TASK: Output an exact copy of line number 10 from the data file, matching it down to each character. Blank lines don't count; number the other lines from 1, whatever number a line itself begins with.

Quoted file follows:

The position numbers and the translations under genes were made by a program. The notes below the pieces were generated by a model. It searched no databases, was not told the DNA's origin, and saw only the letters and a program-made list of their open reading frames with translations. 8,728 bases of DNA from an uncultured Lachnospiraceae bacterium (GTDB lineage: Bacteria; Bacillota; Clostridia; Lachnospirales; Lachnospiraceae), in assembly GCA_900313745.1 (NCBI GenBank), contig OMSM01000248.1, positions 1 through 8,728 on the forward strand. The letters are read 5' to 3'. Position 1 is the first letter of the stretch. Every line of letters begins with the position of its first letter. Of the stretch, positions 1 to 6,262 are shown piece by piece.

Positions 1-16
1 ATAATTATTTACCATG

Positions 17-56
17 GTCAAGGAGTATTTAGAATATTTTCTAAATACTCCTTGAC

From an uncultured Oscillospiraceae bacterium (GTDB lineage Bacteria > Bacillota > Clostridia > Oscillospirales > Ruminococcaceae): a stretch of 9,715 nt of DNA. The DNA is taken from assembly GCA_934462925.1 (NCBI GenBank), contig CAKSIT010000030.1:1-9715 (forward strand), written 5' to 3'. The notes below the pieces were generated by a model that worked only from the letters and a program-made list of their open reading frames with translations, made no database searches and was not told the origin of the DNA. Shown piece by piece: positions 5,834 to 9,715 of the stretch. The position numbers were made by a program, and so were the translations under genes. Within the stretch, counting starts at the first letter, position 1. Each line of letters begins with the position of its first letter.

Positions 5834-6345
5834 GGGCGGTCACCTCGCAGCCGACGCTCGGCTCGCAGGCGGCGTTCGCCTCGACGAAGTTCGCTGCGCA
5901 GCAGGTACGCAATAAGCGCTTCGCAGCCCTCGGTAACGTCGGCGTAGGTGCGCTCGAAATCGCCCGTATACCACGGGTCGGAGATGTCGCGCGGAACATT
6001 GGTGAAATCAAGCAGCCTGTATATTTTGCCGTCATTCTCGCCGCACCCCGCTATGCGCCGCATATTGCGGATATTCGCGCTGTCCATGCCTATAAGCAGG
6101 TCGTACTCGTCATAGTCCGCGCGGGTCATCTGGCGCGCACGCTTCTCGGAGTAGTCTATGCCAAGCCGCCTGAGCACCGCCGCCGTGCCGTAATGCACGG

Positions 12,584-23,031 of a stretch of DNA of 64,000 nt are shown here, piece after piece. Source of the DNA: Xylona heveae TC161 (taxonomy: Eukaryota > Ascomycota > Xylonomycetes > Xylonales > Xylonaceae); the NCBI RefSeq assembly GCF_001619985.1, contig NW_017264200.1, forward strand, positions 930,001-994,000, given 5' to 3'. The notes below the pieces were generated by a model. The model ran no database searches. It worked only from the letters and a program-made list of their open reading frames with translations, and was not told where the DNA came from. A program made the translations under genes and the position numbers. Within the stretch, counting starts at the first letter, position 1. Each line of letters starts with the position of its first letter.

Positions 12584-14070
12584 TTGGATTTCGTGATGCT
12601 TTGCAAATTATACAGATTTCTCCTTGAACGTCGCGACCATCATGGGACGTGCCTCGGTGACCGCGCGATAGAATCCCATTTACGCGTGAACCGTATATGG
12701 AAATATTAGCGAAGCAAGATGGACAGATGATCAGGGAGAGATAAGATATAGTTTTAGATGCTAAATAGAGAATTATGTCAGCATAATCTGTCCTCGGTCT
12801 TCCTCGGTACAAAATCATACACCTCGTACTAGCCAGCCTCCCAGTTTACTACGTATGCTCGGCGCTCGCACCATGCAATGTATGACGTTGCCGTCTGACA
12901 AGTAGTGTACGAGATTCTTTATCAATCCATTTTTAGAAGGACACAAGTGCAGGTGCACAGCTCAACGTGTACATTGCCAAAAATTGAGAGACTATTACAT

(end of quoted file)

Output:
6001 GGTGAAATCAAGCAGCCTGTATATTTTGCCGTCATTCTCGCCGCACCCCGCTATGCGCCGCATATTGCGGATATTCGCGCTGTCCATGCCTATAAGCAGG